Joseph Diebold/Daily Senior Staffer
The Evanston Preservation Commission challenged Northwestern representatives at a special meeting Thursday night after the University announced plans earlier in the day to begin construction next month on one part of the new North Campus athletic complex.
Members of the commission expressed skepticism at times during the more than two-and-a-half-hour-long meeting at the Lorraine H. Morton Civic Center, which featured University presentations from Bonnie Humphrey, director of design and construction, and Paul Weller, director of facilities planning. The most immediate topic of discussion was a parking garage, intended to replace current parking on North Campus, as part of the $220 million athletic complex announced in September.
The garage has been proposed for the space immediately west of the Henry Crown Sports Pavilion and Norris Aquatics Center and will contain 1,125 parking spots in a six-level structure, according to a University news release. These spaces will replace the approximately 400 spots that currently exist in the location, as well as another 450 spots that will be taken away when construction starts in May on a new building for the Kellogg School of Management.
The garage will also contain space for a new weight room and fitness studios as well as offices for recreation and fitness staff, according to the news release. Construction is slated to begin in February, university spokesman Al Cubbage said.
“The new facility will provide significantly expanded and improved space for fitness, wellness and other programs for use by the entire Northwestern community,” Jim Phillips, vice president for athletics and recreation, said in the release.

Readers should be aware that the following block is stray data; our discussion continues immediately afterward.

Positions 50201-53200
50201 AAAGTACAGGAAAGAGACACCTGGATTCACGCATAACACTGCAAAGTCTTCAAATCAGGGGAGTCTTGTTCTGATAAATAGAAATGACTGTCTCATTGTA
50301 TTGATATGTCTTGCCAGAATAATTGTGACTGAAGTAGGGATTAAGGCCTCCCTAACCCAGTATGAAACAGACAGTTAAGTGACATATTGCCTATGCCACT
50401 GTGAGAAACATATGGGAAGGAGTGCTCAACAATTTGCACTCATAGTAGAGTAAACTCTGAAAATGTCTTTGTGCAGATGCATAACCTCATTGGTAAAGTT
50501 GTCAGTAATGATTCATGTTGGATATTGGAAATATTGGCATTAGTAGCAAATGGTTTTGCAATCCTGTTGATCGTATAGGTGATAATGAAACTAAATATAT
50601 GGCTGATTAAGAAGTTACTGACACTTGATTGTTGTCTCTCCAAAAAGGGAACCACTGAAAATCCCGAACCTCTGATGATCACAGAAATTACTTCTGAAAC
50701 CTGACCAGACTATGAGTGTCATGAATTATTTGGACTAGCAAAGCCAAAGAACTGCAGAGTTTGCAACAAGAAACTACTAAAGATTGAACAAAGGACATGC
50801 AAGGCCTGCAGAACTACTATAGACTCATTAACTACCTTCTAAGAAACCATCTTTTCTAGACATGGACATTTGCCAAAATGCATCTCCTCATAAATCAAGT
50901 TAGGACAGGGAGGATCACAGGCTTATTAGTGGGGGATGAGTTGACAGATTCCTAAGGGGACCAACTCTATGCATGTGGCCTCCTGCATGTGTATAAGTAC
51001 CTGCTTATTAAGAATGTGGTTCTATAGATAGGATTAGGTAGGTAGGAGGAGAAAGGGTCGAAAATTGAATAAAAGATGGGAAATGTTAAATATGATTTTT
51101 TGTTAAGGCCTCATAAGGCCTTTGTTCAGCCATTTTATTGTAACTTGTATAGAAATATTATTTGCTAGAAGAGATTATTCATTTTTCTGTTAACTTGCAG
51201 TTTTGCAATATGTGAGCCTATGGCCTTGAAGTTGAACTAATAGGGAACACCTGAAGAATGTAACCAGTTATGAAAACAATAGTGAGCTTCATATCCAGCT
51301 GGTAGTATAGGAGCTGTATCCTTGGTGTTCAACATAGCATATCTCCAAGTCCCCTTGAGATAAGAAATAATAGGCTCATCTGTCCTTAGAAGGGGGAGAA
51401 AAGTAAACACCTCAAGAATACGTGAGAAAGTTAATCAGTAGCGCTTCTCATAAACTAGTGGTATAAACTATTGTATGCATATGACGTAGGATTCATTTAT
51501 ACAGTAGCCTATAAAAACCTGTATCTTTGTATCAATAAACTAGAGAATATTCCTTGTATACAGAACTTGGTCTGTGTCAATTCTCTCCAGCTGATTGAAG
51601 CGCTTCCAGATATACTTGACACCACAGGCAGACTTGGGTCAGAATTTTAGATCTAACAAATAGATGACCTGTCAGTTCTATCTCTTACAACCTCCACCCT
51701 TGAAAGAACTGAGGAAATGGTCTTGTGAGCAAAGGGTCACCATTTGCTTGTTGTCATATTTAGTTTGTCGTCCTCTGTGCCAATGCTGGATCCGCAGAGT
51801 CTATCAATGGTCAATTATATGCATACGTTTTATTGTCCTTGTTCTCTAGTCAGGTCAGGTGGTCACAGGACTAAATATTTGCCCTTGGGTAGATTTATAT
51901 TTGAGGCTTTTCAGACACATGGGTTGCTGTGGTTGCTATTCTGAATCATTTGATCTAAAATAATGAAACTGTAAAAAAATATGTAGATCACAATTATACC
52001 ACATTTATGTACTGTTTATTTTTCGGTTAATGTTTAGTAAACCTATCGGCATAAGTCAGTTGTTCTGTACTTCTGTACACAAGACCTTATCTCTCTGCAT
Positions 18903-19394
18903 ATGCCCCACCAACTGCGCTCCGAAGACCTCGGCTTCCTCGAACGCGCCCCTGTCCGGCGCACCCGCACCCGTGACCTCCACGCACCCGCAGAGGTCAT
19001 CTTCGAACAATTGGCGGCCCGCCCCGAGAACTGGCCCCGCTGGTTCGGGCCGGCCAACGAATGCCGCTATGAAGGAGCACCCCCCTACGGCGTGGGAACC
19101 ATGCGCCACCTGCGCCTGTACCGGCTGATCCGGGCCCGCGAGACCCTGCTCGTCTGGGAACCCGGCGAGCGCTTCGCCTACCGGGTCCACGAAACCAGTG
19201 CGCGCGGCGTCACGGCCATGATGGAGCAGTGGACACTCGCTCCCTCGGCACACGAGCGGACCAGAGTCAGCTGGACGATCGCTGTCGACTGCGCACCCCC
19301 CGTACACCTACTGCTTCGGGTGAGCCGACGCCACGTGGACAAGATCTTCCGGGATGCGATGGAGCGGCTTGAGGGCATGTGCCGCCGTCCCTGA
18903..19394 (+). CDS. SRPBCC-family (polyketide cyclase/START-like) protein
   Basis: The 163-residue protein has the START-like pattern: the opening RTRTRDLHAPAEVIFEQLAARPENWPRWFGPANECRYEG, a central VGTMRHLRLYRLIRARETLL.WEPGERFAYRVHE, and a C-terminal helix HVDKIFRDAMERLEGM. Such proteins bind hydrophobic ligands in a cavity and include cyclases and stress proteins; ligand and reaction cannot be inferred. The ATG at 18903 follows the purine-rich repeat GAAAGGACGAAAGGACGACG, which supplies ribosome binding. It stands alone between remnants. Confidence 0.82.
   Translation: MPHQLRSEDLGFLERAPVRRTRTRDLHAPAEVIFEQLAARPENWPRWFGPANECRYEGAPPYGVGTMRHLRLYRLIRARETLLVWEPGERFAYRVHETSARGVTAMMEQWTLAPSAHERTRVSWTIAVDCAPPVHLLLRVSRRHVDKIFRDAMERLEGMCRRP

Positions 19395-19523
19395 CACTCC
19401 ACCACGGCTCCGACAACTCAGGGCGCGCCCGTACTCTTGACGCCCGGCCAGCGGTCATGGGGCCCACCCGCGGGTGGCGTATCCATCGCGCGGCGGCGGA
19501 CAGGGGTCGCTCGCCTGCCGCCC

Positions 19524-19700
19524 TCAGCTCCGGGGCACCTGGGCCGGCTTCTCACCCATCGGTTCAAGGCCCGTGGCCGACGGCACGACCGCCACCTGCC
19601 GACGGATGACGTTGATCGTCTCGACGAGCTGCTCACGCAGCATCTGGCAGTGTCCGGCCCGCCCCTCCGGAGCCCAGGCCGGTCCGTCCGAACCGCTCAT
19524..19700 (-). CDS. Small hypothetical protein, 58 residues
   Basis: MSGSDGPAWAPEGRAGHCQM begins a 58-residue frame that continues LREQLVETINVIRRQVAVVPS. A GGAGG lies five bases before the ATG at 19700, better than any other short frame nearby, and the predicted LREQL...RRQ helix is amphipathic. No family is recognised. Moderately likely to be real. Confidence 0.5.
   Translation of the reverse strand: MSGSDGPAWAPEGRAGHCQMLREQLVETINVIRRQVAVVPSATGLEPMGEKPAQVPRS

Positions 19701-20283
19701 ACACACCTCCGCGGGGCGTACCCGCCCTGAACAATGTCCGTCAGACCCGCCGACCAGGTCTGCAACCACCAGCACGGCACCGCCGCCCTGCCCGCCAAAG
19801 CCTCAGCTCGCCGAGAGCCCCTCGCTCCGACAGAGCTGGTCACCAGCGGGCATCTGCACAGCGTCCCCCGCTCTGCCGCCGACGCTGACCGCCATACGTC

That building is also part of the North Campus framework planned for later this year. During the construction process, parking will remain open in the lot east of Kemper Hall, according to the release.
Because part of the garage’s proposed location falls on historic land, building permits for the area lie at the commission’s discretion, although Evanston City Council can overturn the commission’s decisions, as they did in October when they granted NU’s appeal to proceed with plans on a new Sheridan Road visitors center.
The special meeting was called as an informational session before the proposal comes before the commission for approval at its regularly scheduled meeting next Tuesday.
Commission chair Garry Shumaker said after the meeting that because so much of the meeting focused on the University’s general plans, he will use Tuesday’s meaning to discern more of the specific plans for the garage. He praised the University’s awareness of its historic buildings but cautioned that the new athletic complex and an earlier proposal for the visitor center are a different animal.
“Even though (NU has) a reputation for preservation, these are much bigger new buildings that affect all that historical content,” he said.
Shumaker said he was hopeful the garage plan would come to a vote Tuesday. He said a similar discussion will come up when the University finalizes plans for Ryan Fieldhouse, the centerpiece of the new complex, which will also fall on preserved land.
Humphrey said she was optimistic the commission would approve the plan but still harbored some concern after Thursday’s meeting. She said she had not thought about what the University’s next steps would be if the permits are not approved.
The proposed garage is one part of the athletics and recreation complex development on North Campus, which will include the construction of a new multipurpose athletic facility, as well as renovations to SPAC and the field hockey and soccer/lacrosse fields. Space on the first and second floors of the parking structure will be utilized by NU’s audiology and speech/language/learning clinics and the McCormick School of Engineering and Applied Sciences.
Cubbage said he believes the renovations across North Campus will help improve life on campus.
“They’re all key parts of developing campus to provide better facilities for all members of the community, mainly students, but also for faculty and staff,” he said.
Construction on the parking garage portion of the building is slated to finish in early 2014 and recreational, and office spaces will develop later that year, the release said. The first portion of this project is estimated to cost more than $40 million. The University announced Dec. 30 it had passed $55 million in fundraising for the project.